North Carolina’s Republican governor gave his signature to a pro-gun bill that brings concealed carry and National Firearms Act reforms to the Tar Heel State.
The measure, introduced in April, passed the House by a 78-37 vote in June before winning a 40-9 approval from the Senate last month that included a number of chamber Democrats. While much stronger when first introduced, the bill lost much of its bite on its trek through the legislature.
McCory signed the proposal into law Thursday without comment along with 26 others.
The measure, HB 562, as originally introduced was sweeping in scope and included a repeal of the state’s permit-to-purchase scheme but caught flak from the McCrory’s office, law enforcement lobby groups, gun control organizations and chamber Democrats over its three-month trek through the legislature.
What did make it into law was an allowance to use short-barreled rifles in hunting and a mandate that chief law enforcement officers must either approve or deny applications by individuals to obtain National Firearms Act items.
Suppressor industry advocates worked hard for the shall-sign language, noting that North Carolina joins 13 other states who have passed similar provisions in recent years.
“The CLEO signoff issue became a top priority for the American Suppressor Association following the Obama Administration’s Notice of Proposed Rulemaking, Docket No. ATF 41P,” said ASA President Knox Williams.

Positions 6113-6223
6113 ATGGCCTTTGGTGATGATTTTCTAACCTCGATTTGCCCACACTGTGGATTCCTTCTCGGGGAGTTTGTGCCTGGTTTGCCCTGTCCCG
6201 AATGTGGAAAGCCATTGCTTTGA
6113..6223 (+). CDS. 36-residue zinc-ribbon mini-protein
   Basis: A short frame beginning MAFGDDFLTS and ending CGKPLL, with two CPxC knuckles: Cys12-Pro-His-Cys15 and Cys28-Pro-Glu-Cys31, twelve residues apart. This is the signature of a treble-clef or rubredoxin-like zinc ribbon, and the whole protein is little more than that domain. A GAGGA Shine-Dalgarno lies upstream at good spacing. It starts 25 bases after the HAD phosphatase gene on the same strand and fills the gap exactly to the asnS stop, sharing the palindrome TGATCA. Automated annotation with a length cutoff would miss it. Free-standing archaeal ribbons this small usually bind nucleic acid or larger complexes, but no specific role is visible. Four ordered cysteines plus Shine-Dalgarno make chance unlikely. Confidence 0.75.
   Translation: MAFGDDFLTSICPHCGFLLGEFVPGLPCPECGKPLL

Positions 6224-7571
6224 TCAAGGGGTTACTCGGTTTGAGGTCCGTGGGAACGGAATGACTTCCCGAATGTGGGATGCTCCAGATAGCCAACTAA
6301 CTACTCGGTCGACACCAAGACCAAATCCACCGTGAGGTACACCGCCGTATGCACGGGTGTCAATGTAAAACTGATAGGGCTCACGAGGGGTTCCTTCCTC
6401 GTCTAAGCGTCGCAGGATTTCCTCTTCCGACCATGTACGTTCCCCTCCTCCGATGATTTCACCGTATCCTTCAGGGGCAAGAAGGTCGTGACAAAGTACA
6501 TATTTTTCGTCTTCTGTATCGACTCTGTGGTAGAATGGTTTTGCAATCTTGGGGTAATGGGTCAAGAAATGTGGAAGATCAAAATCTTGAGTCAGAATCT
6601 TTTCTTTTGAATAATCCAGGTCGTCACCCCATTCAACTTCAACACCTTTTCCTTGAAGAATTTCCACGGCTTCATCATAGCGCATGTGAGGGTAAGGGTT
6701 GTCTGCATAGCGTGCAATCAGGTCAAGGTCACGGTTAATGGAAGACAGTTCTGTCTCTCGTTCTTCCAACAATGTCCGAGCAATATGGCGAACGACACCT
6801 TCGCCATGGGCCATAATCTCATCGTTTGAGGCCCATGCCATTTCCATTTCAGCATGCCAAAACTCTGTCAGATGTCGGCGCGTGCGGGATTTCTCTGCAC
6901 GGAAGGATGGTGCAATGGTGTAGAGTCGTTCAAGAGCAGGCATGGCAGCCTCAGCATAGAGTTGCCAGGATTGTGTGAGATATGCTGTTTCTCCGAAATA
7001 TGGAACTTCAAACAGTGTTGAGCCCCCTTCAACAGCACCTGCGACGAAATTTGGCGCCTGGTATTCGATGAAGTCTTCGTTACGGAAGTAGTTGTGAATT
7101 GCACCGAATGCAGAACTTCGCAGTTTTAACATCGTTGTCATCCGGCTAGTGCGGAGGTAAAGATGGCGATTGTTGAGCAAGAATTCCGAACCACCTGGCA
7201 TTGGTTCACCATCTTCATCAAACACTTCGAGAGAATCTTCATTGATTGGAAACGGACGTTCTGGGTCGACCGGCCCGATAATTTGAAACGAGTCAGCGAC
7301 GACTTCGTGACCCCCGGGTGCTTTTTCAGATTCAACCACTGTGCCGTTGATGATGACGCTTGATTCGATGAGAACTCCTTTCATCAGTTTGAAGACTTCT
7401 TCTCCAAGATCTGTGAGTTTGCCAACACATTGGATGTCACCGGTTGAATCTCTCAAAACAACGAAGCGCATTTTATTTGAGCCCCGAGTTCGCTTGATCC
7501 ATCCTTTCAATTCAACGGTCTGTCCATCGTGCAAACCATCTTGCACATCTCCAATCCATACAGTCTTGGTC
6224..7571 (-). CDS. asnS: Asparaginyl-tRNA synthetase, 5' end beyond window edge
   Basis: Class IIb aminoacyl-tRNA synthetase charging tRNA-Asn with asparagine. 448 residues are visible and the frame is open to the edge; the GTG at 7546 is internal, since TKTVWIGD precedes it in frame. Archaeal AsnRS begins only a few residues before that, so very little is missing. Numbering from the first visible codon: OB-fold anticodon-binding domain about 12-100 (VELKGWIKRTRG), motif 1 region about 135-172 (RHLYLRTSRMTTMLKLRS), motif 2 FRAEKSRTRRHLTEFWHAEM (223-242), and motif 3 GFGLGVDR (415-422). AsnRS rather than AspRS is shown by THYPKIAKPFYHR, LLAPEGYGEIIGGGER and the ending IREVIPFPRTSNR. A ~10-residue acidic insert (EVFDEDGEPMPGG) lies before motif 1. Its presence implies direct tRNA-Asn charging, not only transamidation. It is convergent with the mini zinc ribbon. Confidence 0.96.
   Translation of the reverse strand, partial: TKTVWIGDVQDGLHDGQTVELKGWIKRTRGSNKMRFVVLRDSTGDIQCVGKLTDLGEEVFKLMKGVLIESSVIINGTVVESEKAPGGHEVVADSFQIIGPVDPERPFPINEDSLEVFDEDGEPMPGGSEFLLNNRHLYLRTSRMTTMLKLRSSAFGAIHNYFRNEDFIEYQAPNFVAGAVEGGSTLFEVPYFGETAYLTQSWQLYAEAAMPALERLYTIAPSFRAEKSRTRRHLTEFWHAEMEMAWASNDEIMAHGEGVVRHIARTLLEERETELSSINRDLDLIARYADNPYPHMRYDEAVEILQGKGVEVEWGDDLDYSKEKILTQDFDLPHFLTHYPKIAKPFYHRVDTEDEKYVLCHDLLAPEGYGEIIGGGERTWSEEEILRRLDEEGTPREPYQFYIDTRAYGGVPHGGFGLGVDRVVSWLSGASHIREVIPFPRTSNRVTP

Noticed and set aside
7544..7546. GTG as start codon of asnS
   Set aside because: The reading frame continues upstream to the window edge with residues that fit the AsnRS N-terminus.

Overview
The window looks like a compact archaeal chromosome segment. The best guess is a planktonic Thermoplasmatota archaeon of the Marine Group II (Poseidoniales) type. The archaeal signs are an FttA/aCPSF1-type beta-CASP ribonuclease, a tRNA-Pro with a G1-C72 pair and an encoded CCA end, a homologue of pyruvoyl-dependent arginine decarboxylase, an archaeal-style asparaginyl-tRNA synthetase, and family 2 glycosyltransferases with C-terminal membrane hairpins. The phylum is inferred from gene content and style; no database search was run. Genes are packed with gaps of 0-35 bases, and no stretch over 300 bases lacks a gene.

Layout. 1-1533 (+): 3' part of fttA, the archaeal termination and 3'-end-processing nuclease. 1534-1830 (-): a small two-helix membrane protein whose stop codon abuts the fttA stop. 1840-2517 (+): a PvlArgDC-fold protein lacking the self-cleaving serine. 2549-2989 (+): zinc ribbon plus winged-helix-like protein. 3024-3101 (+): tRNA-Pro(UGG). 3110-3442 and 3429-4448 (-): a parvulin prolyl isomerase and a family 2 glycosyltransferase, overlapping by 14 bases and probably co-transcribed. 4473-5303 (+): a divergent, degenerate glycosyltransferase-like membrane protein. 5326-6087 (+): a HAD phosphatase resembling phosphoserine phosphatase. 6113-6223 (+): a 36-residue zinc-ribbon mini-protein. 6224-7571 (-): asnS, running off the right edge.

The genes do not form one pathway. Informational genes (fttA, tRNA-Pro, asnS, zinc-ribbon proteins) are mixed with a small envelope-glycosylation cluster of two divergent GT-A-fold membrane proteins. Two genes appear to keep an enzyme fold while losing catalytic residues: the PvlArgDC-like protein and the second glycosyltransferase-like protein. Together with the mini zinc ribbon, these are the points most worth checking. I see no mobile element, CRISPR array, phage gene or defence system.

“This is the executive action which seeks to extend the CLEO signoff requirement to every member of every NFA trust and legal entity. Many CLEOs refuse to sign NFA applications, basing their refusal on perceived liability or on purely political reasons,” explained Williams. “The enactment of HB 562 into law will ensure that law abiding citizens in North Carolina can receive a CLEO certification within a reasonable amount of time, regardless of the outcome of 41P.”
Among the other Second Amendment victories in the law are allowances for guns in school parking lots for concealed carry permit holders, a streamline of the permit application process, and protections that allow grandfathering of existing shooting ranges against new local regulations.
The reforms will come into effect by Jan. 1, 2016.